Earlier this week, Snapchat launched a new augmented reality art exhibiting feature as part of a collaboration with the artist Jeff Koons. ART, as it’s called, will plaster the digital artwork and sculptures of artists into geo-tagged physical locations across the world that viewers can see as a Lens inside the Snapchat app.
There has already been a backlash by some in the artistic community who are skeptical of corporations “putting up” digital art that they could potentially monetize wherever they would like. As a way to spark the conversation, earlier this week a group of New York-based artists mocked-up a “vandalized” version of Jeff Koon’s AR Balloon Dog. To be fair, this is a patently 2017 issue to have, but also one that we will definitely have conversation build around it as we question the ownership of physical digital locations.
The group didn’t hack Snap’s servers to vandalize the sculpture, the work is more simply a 3D digital recreation of the work placed on top of a photo of the same geo-tagged location as Koons’ work.
Graffiti artist Sebastien Errazuriz sought to raise some interesting questions with the work done with Cross Lab Studio, positing whether augmented reality experiences should be governed by similar rules to those renting out physical spaces.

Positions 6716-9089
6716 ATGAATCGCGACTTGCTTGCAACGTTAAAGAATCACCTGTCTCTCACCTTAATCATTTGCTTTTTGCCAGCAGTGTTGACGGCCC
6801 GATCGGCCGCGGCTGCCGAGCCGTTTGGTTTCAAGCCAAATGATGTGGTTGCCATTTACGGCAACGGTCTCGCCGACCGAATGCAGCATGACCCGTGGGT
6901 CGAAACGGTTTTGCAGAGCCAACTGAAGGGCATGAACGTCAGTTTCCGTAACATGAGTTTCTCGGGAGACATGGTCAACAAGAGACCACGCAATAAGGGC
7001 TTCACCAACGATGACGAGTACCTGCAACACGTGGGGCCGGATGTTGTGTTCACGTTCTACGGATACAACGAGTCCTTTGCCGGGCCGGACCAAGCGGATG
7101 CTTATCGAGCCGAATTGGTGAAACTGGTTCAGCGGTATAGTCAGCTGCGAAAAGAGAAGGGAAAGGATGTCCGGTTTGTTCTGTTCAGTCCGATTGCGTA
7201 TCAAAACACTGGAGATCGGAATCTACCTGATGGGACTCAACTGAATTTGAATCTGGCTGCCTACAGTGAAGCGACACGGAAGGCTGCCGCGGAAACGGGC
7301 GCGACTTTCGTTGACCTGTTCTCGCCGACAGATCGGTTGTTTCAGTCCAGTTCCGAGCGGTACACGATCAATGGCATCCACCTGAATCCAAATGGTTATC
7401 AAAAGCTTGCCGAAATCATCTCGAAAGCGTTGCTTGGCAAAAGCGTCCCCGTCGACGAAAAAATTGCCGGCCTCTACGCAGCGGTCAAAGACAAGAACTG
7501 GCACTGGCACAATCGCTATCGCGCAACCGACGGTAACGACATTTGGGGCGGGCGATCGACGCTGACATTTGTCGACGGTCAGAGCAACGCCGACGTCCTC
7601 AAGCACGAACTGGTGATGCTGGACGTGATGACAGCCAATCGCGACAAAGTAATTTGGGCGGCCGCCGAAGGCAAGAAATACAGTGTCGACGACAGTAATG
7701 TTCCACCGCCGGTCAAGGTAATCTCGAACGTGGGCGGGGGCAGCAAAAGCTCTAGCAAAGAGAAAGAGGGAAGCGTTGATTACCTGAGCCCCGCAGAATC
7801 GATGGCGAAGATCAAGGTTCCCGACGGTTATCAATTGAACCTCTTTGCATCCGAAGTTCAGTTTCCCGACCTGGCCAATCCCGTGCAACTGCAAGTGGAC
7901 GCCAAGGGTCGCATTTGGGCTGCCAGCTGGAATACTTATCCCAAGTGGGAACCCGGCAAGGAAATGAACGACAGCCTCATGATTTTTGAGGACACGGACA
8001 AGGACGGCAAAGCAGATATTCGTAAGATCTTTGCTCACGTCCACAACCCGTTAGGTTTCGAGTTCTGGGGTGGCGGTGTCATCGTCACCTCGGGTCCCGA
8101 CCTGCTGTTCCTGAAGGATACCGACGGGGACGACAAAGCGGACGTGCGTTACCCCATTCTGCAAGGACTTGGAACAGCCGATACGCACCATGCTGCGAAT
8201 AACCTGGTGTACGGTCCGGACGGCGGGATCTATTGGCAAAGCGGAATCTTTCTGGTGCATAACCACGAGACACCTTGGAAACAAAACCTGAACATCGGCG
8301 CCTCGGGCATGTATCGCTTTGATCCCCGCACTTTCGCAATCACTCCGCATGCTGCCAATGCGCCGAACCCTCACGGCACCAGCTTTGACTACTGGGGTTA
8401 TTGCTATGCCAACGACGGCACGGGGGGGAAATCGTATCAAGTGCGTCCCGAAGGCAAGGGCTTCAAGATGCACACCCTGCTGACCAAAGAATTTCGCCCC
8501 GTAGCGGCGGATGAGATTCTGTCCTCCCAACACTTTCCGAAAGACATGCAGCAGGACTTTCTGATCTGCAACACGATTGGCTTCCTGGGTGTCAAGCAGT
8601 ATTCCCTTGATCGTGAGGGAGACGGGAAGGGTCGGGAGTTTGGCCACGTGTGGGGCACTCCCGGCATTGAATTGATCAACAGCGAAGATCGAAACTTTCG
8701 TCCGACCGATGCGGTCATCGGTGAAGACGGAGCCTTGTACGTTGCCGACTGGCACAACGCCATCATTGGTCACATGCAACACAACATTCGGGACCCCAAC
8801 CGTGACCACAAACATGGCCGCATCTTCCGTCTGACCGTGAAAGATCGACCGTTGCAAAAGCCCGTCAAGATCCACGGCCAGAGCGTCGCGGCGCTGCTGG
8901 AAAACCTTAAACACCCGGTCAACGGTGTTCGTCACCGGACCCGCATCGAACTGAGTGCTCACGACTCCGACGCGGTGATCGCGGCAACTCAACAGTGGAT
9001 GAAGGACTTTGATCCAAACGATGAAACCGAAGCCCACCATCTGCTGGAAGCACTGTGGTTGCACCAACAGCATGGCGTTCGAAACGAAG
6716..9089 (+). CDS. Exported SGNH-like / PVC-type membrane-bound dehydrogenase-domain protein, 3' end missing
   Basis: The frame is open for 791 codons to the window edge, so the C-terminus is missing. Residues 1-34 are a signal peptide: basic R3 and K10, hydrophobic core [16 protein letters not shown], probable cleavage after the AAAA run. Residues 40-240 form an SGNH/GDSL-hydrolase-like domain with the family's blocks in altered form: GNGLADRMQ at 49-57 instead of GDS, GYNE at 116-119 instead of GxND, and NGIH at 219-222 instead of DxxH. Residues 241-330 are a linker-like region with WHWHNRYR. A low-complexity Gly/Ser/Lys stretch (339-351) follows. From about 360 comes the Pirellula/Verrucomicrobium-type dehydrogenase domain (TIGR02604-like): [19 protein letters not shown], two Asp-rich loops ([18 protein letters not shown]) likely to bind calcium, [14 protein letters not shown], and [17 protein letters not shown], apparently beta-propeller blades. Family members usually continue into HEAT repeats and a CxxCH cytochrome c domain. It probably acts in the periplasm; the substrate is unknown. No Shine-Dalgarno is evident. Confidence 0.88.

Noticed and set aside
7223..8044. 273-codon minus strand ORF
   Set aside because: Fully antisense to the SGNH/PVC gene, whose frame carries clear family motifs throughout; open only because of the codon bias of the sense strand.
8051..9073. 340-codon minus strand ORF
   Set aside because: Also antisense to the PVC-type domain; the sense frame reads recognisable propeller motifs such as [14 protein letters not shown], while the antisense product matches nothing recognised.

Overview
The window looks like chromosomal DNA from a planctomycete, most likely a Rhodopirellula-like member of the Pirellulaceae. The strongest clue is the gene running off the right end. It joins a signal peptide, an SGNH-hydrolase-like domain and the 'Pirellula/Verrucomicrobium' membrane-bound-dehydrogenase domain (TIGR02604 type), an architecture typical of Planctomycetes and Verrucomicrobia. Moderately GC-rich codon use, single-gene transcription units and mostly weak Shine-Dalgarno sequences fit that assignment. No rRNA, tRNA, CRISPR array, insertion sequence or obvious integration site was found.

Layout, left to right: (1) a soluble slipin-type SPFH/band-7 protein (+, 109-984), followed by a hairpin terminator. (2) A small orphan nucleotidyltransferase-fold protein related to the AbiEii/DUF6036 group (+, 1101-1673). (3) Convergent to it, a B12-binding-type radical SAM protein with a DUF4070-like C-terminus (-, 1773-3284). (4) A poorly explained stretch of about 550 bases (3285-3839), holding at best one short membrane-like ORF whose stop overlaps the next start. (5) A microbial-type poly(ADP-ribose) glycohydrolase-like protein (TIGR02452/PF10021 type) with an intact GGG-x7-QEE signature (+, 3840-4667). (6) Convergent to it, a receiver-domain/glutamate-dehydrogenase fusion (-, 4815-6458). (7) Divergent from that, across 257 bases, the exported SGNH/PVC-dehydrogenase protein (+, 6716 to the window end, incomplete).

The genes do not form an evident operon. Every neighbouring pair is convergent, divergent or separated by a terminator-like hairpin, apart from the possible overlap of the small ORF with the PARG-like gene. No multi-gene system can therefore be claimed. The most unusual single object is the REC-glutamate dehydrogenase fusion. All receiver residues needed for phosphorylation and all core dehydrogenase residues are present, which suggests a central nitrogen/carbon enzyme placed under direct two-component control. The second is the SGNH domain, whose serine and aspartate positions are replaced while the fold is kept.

On an image of the vandalized artwork, he added more questions:
Should corporations be allowed to place what ever content they choose over our digital public space? Central Park belongs to the city of NY. Why should corporations get to geo-tag its gps coordinates for free? We know they will make money renting gps spots to brands and bombard us with advertisement. They should pay rent, we should choose to approve what can be geo-tagged to our digital public and private space.
These debates might be a few years ahead of their time, but as augmented reality grows less gimmicky and more monetizable, advertising in public space could grow to be a major industry. It’s interesting to see artists looking to the government to regulate public companies creating art platforms, but it also shows the hesitation many are feeling to the manner in which tech companies are looking to mesh the digital world onto public physical locations with AR tech.